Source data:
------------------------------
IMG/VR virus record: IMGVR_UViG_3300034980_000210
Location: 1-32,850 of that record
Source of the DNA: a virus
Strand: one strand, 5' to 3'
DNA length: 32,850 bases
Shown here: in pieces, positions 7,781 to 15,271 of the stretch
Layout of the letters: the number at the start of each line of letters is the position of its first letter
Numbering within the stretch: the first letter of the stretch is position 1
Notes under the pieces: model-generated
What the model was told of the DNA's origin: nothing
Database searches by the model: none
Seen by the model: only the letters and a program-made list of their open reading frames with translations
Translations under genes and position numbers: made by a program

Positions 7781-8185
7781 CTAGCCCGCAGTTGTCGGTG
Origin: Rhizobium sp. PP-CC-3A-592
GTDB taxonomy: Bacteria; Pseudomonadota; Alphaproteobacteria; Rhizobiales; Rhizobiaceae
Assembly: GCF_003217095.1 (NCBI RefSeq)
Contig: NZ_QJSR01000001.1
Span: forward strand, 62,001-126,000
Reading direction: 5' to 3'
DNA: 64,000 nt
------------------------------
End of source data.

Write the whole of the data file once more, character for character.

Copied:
IMG/VR virus record: IMGVR_UViG_3300034980_000210
Location: 1-32,850 of that record
Source of the DNA: a virus
Strand: one strand, 5' to 3'
DNA length: 32,850 bases
Shown here: in pieces, positions 7,781 to 15,271 of the stretch
Layout of the letters: the number at the start of each line of letters is the position of its first letter
Numbering within the stretch: the first letter of the stretch is position 1
Notes under the pieces: model-generated
What the model was told of the DNA's origin: nothing
Database searches by the model: none
Seen by the model: only the letters and a program-made list of their open reading frames with translations
Translations under genes and position numbers: made by a program

Positions 7781-8185
7781 CTAGCCCGCAGTTGTCGGTG
Origin: Rhizobium sp. PP-CC-3A-592
GTDB taxonomy: Bacteria; Pseudomonadota; Alphaproteobacteria; Rhizobiales; Rhizobiaceae
Assembly: GCF_003217095.1 (NCBI RefSeq)
Contig: NZ_QJSR01000001.1
Span: forward strand, 62,001-126,000
Reading direction: 5' to 3'
DNA: 64,000 nt